Perhaps the best-known of these names, Joan Long (née Boundy) began her career in the early 1950s as a secretary with the Commonwealth Film Unit. In 1952 she became the second woman after Catherine Duncan to be given a directorial role in the unit, making a series of short documentaries. After a 10-year hiatus raising her children, she worked on two important historical documentaries on the Australian feature film industry – The Pictures That Moved: Australian Cinema 1896–1920 (1968) and The Passionate Industry 1920–1930 (1973) – which established her significant role as a writer, producer and director. She went on to pursue a career in feature films, including as scriptwriter for Caddie (1976) and producer of Puberty Blues (1981). She became the first woman president of the Australian Writers Guild in 1972 and was awarded an AM for her services to the film industry in 1980.

Lilias Fraser

Lilias Fraser in a blue outfit and shades directing a film with a male cameraman

Courtesy Bonsai Films

Lilias Fraser began her career as a cinematographer, making a black-and-white study of the ecosystem of the coastline on Stradbroke Island in 1957 with The Beach. After studying film in Paris, where she was involved with Jean-Luc Godard’s Le Groupe de Tente, she worked as a production assistant and later a director for the Commonwealth Film Unit (having been told she would be unable to carry the heavy camera equipment required to be a cinematographer). Following the birth of her first daughter, she established an independent production company – Fraser Castle Productions – with her husband, Norman Castle, and made a series of documentaries for mining companies, agricultural boards and government departments.

In the late 1960s, with a growing political consciousness, she made a land rights documentary for activist Faith Bandler, entitled This is Their Land, and in the 1970s she worked in film distribution for the Sydney Filmmakers Co-operative, where she became a role model for emerging feminist filmmakers of the Sydney Women's Film Group, including Martha Ansara and Jeni Thornley. In 1990, she returned to mining communities with a critical lens in Women of the Iron Frontier, exploring the lives of women in the mining towns of the Pilbara in Western Australia.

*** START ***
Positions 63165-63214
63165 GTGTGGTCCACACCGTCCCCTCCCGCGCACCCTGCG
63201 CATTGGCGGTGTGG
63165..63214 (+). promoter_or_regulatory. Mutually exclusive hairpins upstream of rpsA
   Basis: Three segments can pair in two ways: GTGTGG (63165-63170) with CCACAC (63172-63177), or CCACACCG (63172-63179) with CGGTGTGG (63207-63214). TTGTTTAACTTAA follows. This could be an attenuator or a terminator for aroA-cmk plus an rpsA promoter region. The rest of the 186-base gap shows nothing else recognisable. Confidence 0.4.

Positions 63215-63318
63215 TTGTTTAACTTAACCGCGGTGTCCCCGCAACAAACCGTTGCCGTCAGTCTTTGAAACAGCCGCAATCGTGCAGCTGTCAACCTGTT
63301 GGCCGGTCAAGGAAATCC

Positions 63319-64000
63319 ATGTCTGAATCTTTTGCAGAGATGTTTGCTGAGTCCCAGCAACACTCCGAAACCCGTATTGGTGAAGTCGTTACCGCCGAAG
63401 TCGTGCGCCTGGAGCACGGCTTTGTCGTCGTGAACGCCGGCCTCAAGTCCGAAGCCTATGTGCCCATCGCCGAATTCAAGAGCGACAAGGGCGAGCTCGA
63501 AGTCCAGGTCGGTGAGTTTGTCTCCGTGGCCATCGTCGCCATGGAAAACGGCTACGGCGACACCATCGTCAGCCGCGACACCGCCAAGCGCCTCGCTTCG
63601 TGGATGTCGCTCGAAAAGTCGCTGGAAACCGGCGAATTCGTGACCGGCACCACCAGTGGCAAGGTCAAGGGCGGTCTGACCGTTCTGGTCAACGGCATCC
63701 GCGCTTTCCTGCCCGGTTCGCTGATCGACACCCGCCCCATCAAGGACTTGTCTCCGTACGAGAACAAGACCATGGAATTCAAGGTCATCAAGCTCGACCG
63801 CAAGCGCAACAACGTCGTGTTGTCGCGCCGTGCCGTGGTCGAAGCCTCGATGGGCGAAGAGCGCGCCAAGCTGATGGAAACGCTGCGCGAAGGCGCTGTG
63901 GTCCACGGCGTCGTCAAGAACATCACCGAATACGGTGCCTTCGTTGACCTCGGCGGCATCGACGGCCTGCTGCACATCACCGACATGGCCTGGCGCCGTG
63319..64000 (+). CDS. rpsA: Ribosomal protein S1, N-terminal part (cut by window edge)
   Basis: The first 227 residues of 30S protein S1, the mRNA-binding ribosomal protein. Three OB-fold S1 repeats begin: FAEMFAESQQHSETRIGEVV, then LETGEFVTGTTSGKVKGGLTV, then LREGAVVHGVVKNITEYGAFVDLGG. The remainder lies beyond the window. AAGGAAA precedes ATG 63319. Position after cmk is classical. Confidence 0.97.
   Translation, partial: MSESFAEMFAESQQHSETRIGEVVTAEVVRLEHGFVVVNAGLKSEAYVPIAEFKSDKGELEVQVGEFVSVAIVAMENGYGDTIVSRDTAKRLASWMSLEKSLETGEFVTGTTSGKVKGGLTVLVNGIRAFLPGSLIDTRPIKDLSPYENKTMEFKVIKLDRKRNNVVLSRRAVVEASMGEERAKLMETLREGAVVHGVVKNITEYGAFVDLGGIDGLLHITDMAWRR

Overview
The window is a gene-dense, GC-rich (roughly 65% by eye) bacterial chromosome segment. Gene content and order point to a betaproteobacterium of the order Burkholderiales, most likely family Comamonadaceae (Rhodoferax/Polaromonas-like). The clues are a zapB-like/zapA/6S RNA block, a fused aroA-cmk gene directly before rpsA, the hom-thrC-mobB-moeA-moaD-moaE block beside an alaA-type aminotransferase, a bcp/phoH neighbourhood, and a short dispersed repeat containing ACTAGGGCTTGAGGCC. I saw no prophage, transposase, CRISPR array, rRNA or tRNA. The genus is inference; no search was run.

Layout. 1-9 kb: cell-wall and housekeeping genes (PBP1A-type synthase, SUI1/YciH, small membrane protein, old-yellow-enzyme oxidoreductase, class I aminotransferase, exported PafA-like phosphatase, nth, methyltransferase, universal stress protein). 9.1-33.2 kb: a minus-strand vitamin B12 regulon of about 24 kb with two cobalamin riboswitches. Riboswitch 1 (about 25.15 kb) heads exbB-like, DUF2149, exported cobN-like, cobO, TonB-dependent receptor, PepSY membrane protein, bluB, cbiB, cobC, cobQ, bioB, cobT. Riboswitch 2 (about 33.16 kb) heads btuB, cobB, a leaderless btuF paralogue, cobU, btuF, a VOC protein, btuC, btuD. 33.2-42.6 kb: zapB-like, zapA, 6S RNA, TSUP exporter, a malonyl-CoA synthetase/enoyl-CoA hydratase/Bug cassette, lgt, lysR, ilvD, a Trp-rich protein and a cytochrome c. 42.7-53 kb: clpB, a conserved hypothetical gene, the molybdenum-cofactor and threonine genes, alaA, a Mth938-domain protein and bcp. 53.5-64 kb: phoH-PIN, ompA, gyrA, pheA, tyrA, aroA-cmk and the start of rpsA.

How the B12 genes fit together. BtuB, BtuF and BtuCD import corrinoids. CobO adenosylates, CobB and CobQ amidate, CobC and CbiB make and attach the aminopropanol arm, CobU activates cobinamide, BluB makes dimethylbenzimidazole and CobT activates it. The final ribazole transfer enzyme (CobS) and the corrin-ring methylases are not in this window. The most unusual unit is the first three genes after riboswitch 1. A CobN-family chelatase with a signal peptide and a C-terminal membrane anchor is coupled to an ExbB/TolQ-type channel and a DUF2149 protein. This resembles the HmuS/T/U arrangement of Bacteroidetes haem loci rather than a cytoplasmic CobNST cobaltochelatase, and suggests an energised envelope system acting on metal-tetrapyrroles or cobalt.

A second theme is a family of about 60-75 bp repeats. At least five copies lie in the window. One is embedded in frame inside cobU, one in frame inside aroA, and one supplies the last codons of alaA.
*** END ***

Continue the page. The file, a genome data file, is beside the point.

Learn more about Lilias Fraser. Opening night features a Q&A with Jane Castle and Pat Fiske

Norma Disher

Norma Disher editing with the WWF Film Unit. (Image: NFSA)

Norma Disher editing with the WWF Film Unit. (Image: NFSA)

Coming from a background in radio and theatre, Norma Disher was co-founder of the Waterside Workers Federation Film Unit, an influential documentary film production company active from 1953–58. Supported by the waterside workers’ union, the film unit conceived of cinema as a tool of social change. With the slogan "We film the facts", their films covered issues such as housing shortages, industrial disputes, workers’ rights, and training in health and safety. The 13 films made by the unit include the seminal The Hungry Miles (1955). All three members of the film unit – Disher, Keith Gow and Jock Levy – met as members of the New Theatre, a progressive theatre company formed in the early 1930s by the Communist Party of Australia, that was highly significant in the creation of a vernacular Australian performing arts tradition. Disher's work with the New Theatre continued after the demise of the WWF Film Unit, as did her lifelong interest in music and production design. At age 98 she was awarded an Honorary Fellowship of the University of NSW (in 2020).

Legacy

These women – and more – contributed to an important period in Australia's film production history, often in roles that have been obscured through marital name changes and the crediting of film production companies only. They created careers for themselves within an industry dominated by men, often while raising children and performing domestic duties. The unearthing of these histories within the archive is an ongoing project of the ACMI collections team.

Acknowledgements

With thanks to Linda Connolly (Collections Access Advisor), Candice Cranmer (Time-based Media & AV Conservator) and Nick Richardson (Head of Collections and Preservation).